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Yankees 5, Red Sox 0

Over their heads

Red Sox get brushed off by Yankees

NEW YORK - With the two pitches from Joba Chamberlain perhaps still echoing in Kevin Youkilis's ear, Yankee Stadium emptied its fill of 55,067 seemingly satisfied fans. Not only had they seen their nascent phenom lob two in the general direction of Youkilis's head, whether by accident or on purpose, they had also seen their team take three straight, sweeping the Red Sox to bring the gap in the American League East to five games.

So as the blood simmered - "Man, I understand one but not two," David Ortiz said of the ninth-inning pitches that had Youkilis ducking and barking. "He's got pretty good control. And by the head?" - there was a far more rational explanation for this lost series in the Bronx, which concluded with yesterday's 5-0 defeat. Offense, or rather, a lack thereof.

"We're not hitting. That's it," Ortiz said before adding his explanation for the offensive explosion in Chicago over the weekend. "We were facing the worst pitching in the league, I guess."

That's why, even as the casualties were counted - manager Terry Francona and Chamberlain ejected for separate incidents - the lasting effects of this game surged beyond the day's antics. Though it is quite possible that a Yankees batter could see a pitch, say, high and tight in the teams' final series of the season Sept. 14-16, the Red Sox acknowledge they need to improve on this offensive display.

And that's all the more crucial without the services of Manny Ramírez and his strained left oblique. As the enigmatic Ramírez offered only that he was feeling "all right. No pain, no gain," the explanations were less cryptic and more critical from his teammates.

"Plain and simple, we didn't swing the bats," Jason Varitek said.

Or didn't swing them well. By going hitless over the first six innings yesterday, the Red Sox suffered through at least five innings of no-hit ball in two straight games, the only time in 40 years that has happened, according to the Elias Sports Bureau.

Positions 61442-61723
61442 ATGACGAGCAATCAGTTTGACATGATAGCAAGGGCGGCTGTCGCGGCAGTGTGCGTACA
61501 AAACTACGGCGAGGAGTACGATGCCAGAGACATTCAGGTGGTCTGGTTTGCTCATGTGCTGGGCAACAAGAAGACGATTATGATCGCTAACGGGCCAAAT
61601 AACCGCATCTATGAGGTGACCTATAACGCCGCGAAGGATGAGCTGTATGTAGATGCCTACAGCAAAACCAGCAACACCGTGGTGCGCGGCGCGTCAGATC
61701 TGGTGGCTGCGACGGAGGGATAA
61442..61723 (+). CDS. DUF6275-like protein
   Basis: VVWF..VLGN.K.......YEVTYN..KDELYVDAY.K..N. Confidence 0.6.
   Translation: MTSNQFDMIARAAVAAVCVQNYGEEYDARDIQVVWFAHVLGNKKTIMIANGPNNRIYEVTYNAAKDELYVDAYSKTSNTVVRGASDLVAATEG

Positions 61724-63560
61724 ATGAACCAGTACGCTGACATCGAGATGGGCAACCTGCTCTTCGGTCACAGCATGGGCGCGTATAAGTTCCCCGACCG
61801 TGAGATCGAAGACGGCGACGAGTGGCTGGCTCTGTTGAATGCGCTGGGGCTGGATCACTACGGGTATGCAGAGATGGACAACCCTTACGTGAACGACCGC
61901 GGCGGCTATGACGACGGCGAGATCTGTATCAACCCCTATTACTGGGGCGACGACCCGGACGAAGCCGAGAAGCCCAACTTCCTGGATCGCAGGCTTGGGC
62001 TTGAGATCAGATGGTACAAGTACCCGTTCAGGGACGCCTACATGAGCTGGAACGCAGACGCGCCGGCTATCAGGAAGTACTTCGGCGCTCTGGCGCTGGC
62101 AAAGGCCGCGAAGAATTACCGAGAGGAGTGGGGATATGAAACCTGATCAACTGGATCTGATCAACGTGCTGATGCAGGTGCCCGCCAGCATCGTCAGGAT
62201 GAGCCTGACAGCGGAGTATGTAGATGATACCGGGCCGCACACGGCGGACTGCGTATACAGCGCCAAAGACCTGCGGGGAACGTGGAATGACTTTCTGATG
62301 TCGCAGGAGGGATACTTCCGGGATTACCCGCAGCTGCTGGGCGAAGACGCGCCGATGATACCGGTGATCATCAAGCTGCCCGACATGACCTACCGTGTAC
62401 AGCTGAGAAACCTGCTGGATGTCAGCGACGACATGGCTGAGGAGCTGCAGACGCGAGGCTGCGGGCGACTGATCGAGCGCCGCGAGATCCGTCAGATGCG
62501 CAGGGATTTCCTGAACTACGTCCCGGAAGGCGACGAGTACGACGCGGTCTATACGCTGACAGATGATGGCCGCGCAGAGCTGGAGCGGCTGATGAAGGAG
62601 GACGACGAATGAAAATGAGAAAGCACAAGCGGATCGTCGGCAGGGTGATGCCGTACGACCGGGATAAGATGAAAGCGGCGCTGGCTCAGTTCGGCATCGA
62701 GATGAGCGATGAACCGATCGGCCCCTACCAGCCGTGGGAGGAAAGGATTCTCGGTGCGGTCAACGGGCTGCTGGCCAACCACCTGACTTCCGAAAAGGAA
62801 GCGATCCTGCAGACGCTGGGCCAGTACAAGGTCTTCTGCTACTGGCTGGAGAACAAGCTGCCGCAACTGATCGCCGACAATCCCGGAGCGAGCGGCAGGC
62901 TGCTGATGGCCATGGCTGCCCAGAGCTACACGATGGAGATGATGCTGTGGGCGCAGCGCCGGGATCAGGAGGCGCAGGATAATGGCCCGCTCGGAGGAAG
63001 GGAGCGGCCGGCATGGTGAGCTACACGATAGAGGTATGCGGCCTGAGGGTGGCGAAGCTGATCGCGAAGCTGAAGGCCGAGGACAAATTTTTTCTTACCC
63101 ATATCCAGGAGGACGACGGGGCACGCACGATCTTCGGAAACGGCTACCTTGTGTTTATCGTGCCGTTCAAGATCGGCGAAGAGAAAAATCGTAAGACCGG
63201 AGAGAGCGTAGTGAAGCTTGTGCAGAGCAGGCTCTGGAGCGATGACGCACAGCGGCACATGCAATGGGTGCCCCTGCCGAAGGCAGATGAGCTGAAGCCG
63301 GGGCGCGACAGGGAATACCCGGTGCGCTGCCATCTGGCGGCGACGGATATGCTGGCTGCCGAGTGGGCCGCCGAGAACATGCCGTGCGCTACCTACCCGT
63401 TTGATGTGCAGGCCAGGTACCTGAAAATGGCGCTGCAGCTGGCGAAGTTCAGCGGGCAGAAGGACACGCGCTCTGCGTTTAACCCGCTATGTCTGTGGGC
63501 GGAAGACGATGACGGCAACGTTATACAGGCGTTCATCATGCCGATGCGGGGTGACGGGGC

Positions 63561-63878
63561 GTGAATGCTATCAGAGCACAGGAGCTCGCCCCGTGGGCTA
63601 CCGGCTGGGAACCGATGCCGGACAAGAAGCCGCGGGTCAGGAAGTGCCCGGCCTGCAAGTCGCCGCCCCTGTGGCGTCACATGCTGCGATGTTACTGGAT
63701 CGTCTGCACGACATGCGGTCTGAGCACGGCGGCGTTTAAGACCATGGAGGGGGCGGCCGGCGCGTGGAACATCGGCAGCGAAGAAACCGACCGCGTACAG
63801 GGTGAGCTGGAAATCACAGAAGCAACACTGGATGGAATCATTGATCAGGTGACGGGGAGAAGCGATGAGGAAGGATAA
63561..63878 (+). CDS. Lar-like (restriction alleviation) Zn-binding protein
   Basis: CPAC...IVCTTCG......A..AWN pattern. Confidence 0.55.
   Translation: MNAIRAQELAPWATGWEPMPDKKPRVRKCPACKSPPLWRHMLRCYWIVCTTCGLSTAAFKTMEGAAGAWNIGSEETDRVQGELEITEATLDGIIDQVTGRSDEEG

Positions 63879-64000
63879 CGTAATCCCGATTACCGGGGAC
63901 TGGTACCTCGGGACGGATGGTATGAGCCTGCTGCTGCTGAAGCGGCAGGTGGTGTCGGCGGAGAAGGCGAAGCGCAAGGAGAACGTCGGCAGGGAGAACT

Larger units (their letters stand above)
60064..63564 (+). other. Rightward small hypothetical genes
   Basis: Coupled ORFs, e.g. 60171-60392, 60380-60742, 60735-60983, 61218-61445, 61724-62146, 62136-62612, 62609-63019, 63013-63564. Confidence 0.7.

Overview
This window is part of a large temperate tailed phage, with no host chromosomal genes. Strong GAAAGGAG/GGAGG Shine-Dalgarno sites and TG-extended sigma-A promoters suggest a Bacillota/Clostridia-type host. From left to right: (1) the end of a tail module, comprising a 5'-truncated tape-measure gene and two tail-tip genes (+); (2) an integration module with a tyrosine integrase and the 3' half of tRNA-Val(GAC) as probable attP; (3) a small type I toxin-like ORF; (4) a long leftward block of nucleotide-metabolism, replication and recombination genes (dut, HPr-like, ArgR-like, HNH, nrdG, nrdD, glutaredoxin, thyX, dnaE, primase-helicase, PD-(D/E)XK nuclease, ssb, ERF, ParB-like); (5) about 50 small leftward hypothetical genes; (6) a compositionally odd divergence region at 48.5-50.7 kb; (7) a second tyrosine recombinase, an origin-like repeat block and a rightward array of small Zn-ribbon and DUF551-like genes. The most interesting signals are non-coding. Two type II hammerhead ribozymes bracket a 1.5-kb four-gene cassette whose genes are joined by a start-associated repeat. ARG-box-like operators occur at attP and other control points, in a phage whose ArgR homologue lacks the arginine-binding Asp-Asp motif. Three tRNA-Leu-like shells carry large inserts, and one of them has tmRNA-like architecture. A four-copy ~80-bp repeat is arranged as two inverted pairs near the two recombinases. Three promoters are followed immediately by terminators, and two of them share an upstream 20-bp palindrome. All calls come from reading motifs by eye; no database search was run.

Yet, amid the dominance of Chien-Ming Wang and the third game in this series in which the Red Sox scored three or fewer runs, there was a positive development: Curt Schilling controlling a team that clearly knows what it's doing offensively, something that could have playoff implications.

Despite a fastball that didn't reach 90 miles per hour until Schilling faced Jorge Posada in the fourth, the pitcher allowed just two solo home runs, both to Robinson Cano, in seven innings. The first came on a first-pitch fastball that ended up over the middle of the plate before being deposited over the center-field fence. The second came on a hanging splitter that ended up not far from the first. Three more runs, all scored in the eighth, were charged to Hideki Okajima.

"He navigated his way through a pretty tough lineup," Francona said of Schilling. "Whatever his velocity is, if he locates and he's got his split and the cutter, he can pitch, as he showed today. Obviously, this is a very difficult lineup."

But Schilling was taking no consolation in his outing, the first time he had gone more than six innings since his one-hitter in Oakland June 7. His second straight strong start - he went six innings with one earned run against the White Sox - had ended in a loss, in a game he deemed important, in a game that meant the difference between a five-game lead and a seven-game advantage.

"We lost," Schilling said. "We got outpitched. We got outpitched three days in a row. Outpitched and outplayed."

Not outshouted, however. Though both Francona and Joe Torre took a couple of jaunts out onto the field for discussions with the umpires, it was in the seventh inning that Francona pressed second base umpire Derryl Cousins a bit too hard.

With the Red Sox struggling to create opportunities - just four base runners in the first six innings, all on walks - Youkilis began the seventh by bending out of the way of a Jason Giambi tag, a play on which Derek Jeter was assessed a throwing error. Mike Lowell followed with a single through the hole between first and second (a hole that might not have been there if not for the error), the first Red Sox hit.

Then came J.D. Drew. The much-maligned right fielder sent a pitch to third base, where it was fielded by Alex Rodriguez, who came in on the ball. He moved toward Youkilis to apply the tag, at which point Youkilis attempted to avoid it, putting one foot on the grass. Rodriguez, assuming Youkilis was out for having left the baseline, threw to first for what he thought was a double play.

That's what the scoreboard operator thought, too, as the words flashed in center field. The umpires weren't so sure - at first.

"On the play, we had a little lack of communication," Cousins said. "I had a safe call for no tag. [Third base umpire Mark] Carlson was making [a] call on out of the baseline. We just had to get together to make sure we had it right. Basically, I think Francona wanted to get run there. He just persisted in the discussion long after it was finished and we had explained the call."

Francona clearly didn't quite agree: "I just wanted to get an explanation, and obviously there was some frustration on my part."

That much was quite clear. During the game and, again, afterward, as the effects of three straight losses began to sink in.

"We're trying to win ballgames," Schilling said. "In my mind, this was a big game today and I got outpitched. It's disappointing."

Amalie Benjamin can be reached at abenjamin@globe.com.

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